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The executive branch of the government is responsible for the execution of the law. The leaders of this branch are the President and the Vice-president (Dirk, 2007). The former represents the USA to all other countries and speaks for all its citizens. The president is primarily responsible for enforcing the laws that Congress adopts. He is also the leader of all military forces and therefore is named Commander in Chief of the US Military (Dirk, 2007).The President is also in charge of making treaties with foreign nations with advice and consent of the Senate. He is to appoint all civil officers and government officials of the USA, in particular executive department heads and Supreme Court judges. Commanders of the armed forces are also selected by the President. This main representative of the executive branch works closely with a group of advisors known as the Cabinet. Its members assist the President in making important decisions within their area of expertise such as the defense, the treasury, and the homeland security (Dirk, 2007).

Judicial branch of the government is responsible for making decisions about the law and cases of its violation. It is comprised of all the courts of the land, from Federal District Courts to the US Supreme Court (Hargrowe, 2000). They are primarily obliged to interpret the law in a just and fair way and punish those who do not observe it in a proper way. The Supreme Court has jurisdiction over all federal laws passed by the USA Congress, treaties made by the executive branch, all trials involving public ministers, maritime affairs, all trials where the USA is a party and controversies involving two or more states. The Supreme Court settles disputes between states, hears appeals from state and federal courts, and determines whether federal laws are constitutional. There are nine justices in the Supreme Court and all of them are appointed for life or for as long as they want to stay (Hargrowe, 2000).

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The Founding Fathers invited several parts of the government to struggle against each other and to limit one party’s ability to dominate the rest. The founders hoped for a “balanced government”. Checks and balances are written into the Constitution. They give each branch powers over the other two branches so that each branch can help check or prevent the other two from establishing complete domination in the government. For instance, the President can appoint Supreme Court justices, but the Senate has the power to confirm or reject the President’s appointments. Thus, the President cannot control the Supreme Court by appointing his friends and making the court automatically support anything he wants to do. (Welch et al., 2013)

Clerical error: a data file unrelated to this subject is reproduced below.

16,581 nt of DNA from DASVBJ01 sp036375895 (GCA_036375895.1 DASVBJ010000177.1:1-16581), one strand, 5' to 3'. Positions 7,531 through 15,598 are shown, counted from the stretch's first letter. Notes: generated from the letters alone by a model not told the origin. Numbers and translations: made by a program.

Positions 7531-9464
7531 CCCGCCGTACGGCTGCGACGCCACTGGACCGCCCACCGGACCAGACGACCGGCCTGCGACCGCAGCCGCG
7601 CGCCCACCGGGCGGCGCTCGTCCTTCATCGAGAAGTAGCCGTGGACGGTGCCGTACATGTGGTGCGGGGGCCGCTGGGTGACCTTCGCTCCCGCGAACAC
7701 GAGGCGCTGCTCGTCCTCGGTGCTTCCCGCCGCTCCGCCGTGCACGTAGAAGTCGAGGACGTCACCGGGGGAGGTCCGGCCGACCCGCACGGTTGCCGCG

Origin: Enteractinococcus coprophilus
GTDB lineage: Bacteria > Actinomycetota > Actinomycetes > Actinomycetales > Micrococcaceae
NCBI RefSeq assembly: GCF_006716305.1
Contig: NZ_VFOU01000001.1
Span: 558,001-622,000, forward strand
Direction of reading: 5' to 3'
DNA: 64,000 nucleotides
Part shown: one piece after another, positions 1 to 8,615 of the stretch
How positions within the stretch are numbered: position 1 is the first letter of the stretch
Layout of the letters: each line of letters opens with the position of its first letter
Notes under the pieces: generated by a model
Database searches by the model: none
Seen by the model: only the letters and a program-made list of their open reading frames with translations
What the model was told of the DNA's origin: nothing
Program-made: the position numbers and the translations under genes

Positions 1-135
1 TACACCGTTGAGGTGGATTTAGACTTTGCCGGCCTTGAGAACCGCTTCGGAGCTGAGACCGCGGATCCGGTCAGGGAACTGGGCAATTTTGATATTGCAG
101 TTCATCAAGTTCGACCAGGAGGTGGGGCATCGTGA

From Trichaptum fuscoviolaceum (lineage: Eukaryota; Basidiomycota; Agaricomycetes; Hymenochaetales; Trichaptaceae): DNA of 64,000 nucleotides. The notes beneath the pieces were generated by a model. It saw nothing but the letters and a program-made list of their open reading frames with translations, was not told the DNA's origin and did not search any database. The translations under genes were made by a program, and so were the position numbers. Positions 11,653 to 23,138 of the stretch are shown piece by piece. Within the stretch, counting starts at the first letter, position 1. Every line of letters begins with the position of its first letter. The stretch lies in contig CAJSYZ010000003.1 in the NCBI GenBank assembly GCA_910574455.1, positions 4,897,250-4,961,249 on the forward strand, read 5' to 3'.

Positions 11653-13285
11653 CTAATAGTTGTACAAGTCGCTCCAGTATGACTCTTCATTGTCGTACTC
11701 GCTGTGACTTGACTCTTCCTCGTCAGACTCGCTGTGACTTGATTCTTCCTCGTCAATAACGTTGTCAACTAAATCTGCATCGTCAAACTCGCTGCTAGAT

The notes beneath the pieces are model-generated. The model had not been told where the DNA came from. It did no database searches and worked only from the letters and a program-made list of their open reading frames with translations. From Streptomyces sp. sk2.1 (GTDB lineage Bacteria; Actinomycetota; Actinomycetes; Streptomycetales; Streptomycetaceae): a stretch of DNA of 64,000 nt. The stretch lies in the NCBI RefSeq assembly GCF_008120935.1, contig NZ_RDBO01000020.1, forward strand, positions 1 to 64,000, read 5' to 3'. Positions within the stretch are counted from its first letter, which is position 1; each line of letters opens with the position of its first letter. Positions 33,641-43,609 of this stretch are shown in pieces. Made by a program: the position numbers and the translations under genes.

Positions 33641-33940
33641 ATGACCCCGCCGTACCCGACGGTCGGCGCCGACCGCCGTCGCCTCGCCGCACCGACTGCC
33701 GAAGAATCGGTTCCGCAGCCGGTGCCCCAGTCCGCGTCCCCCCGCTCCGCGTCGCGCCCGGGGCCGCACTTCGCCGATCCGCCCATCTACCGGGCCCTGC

Each branch performs its own functions and checks the other branches’ performance in different ways, and they all have mutual influence. The principle of separation of powers gives every branch its own sphere of authority, but the system of checks and balances allows each of them to intrude into the spheres of other branches. For example, because there is separation of powers, the Congress makes the laws; but because there are checks and balances, the President can veto them and the courts can rule them as unconstitutional. In this way, all three branches are involved in legislation (Welch et al., 2013). Fragmentation of power prevented many abuses of power, although it has not always worked. During some wars, for example, one branch – the presidency – exercised vast power while the others acquiesced (Welch et al., 2013).

To conclude, the Constitution was made as a framework for the federal government of the US with an aim to separate it into three branches. They all perform different functions and performance of one of them strongly depends on the other. At the same time, they limit the abuse of power and possible law violations with the help of the checks and balances system. Like a mechanical device which operates only when all of its parts function in harmony, the system moves only when there is consensus or compromise. Consensus is rare in a heterogeneous society, compromise is common, but it requires more time, as well as realization by competing interests that they cannot achieve much without it.